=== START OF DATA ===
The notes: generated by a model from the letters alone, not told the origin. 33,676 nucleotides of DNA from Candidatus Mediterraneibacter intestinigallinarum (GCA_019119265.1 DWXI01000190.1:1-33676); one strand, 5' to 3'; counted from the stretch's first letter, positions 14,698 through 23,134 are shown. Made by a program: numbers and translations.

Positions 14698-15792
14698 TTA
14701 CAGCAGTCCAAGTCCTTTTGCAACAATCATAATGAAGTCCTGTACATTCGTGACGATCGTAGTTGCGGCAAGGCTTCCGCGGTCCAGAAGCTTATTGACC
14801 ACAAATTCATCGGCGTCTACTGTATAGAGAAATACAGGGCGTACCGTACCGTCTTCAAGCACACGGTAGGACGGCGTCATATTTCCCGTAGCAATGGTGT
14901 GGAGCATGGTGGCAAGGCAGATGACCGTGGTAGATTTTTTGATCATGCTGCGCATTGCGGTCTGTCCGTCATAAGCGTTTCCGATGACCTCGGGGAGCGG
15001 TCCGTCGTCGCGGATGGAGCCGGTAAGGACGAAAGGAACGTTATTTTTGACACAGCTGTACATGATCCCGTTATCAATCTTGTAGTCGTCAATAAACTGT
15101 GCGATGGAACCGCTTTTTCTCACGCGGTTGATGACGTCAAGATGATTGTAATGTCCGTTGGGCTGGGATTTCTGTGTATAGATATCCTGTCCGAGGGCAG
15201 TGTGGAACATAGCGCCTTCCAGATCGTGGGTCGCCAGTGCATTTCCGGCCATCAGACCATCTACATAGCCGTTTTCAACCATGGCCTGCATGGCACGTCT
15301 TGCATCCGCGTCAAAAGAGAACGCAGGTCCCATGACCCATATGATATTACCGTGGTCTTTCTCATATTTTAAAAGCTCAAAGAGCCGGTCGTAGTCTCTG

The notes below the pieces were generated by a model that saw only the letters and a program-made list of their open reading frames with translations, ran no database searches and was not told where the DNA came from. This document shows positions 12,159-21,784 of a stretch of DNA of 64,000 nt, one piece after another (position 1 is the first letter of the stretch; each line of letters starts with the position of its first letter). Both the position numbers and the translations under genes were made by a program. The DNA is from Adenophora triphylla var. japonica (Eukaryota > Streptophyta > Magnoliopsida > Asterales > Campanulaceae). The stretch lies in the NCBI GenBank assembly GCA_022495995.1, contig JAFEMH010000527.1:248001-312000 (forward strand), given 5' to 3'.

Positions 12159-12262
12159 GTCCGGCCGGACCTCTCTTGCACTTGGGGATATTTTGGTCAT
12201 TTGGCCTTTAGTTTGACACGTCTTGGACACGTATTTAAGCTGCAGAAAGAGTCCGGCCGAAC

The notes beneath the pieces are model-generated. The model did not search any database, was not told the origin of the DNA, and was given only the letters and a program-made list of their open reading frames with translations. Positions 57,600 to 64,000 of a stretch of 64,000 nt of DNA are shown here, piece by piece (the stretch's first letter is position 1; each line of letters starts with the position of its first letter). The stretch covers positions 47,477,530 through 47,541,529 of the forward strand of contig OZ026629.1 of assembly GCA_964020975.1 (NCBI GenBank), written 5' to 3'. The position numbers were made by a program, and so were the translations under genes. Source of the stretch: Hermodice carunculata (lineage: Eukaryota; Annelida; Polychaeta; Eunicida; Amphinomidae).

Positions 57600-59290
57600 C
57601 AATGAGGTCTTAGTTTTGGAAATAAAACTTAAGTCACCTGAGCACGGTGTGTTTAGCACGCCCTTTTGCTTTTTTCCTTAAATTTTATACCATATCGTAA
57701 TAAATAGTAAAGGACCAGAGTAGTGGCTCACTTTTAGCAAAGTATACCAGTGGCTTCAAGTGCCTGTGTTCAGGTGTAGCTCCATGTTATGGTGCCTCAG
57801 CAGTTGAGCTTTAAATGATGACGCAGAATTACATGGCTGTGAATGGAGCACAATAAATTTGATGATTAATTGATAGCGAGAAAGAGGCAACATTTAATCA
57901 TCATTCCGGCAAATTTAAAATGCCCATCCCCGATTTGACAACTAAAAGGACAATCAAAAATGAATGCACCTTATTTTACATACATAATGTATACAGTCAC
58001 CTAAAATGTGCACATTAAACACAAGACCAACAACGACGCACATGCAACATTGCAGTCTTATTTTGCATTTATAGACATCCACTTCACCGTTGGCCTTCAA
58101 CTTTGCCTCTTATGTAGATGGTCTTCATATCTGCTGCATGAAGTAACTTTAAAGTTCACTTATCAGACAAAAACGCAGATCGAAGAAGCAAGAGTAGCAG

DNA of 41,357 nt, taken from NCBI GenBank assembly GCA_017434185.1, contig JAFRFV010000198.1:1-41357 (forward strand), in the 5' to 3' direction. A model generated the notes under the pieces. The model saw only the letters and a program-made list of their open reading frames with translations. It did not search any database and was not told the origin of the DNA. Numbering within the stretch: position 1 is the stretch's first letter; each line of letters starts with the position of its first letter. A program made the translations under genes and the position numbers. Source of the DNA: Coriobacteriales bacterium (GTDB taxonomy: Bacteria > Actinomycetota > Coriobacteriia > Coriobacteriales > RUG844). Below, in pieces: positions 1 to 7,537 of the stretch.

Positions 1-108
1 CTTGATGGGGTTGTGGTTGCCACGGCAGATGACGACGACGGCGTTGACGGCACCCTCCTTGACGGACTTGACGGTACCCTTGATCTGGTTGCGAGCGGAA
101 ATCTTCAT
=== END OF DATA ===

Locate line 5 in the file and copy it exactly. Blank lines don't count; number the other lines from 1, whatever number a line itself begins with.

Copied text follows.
14801 ACAAATTCATCGGCGTCTACTGTATAGAGAAATACAGGGCGTACCGTACCGTCTTCAAGCACACGGTAGGACGGCGTCATATTTCCCGTAGCAATGGTGT